Photo courtesy Madeloni Photography.

Slick's guitar army for The Next Day was mainly led by his Framus signature model, loaded with a pair of P-90 pickups and a Bigsby vibrato. A Framus Mayfield—a 335-style semi-hollowbody—also made a few appearances. "I'd say the Slick model got used the most, and then the Mayfield, and I think I used a Tele on one of them—a '72 Custom Shop reissue." His acoustic guitar for the album was a Gibson 75th Anniversary J-200.

Slick's amp requirements are refreshingly straightforward and direct, considering the sheer breadth of material he might be called on during the course of any given night. Lately he's taken a shine to 65Amps, and recently made an appearance at that company's NAMM party with Mike Campbell & The Dirty Knobs and Orianthi. "I look for a reactive amp," he says. "I like punch and clarity but still with enough cut and balls. Primarily, if it was up to me I'd do one solo a year. I just love playing rhythm guitar. I have an old Ampeg VT-40 here that I just love. It's so percussive and punchy. I also use Orange amps, but I do look for presence in an amp, something that's very reactive to the guitar, because I use my guitar to change my tones, rather than using a lot of pedals to do it."

Cascaded gain stages are a big no-no if you're trying to nail Slick's sound. "If you play through an amp that's set like that, you can't tell the difference between a Tele and a Les Paul," he laughs. "Y'know, when they overdrive the amp so much that there's no way, because you're basically running the preamp so hot that you can't get the sound of the fretboard through it. It just won't translate. I run my amps almost on 10, and I'm futzing with my guitar's volume all the time. It's not even conscious. I want more dirt, I turn the volume up. I want more punch, I turn it down. But you need the right amp to do that with."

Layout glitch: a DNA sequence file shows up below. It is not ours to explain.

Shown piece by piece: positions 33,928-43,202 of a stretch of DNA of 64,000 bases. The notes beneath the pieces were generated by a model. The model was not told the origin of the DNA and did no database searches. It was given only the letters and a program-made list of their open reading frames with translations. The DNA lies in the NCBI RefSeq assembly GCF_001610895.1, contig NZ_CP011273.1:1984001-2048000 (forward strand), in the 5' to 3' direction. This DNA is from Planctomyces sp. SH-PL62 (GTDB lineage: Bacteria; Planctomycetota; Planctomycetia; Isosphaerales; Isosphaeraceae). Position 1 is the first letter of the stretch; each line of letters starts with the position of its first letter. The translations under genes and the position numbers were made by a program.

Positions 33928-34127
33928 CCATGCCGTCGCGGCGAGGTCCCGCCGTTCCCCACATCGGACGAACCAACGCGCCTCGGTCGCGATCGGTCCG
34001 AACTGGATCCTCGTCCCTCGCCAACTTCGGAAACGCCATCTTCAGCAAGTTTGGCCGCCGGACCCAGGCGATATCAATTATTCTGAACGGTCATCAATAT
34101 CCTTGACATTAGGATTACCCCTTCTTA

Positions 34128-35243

As for the Framus, it's a decidedly retro-themed guitar, from both a visual and technical perspective. "I was after something that was gonna give me Gibson and Fender qualities, but with a Gibson scale neck as opposed to a longer Fender scale neck. And I had the neck bolted on, which is going to give you a little more percussiveness and a little more high end. I have that model with humbuckers as well as P-90s, but most of the time I'm using the P-90s." At the moment those pickups are all DiMarzios, but Slick is working on a signature P-90 set with GFS Pickups. "It's—the same company I have my Slick straps with," he explains, "and he's making me some great P-90s. We're getting ready to do a Slick model."

As for humbuckers, Slick has some very specific frequencies in mind. "I like the upper mids—I don't like the honking mids, and some humbuckers inherently have the midrange I don't like. When I set most of my amps, I set the midrange just straight up at 12 o'clock, which is almost flat. I like more of a percussive kind of a sound, and too much midrange softens that up."

The choice of a Bigsby vibrato is not just for the sake of "the wiggle you get out of it when you use it," Slick says. "It changes the sound of the guitar in a little bit in a way that I really can't describe, and the guitar plays a little differently with a Bigsby as well compared to a stock bridge. It's the most comfortable for me. The other models, I have to have them because of slide. You cannot G-tune a guitar with a Bigsby on it. It's not gonna happen, man! It just doesn't want to stay in tune."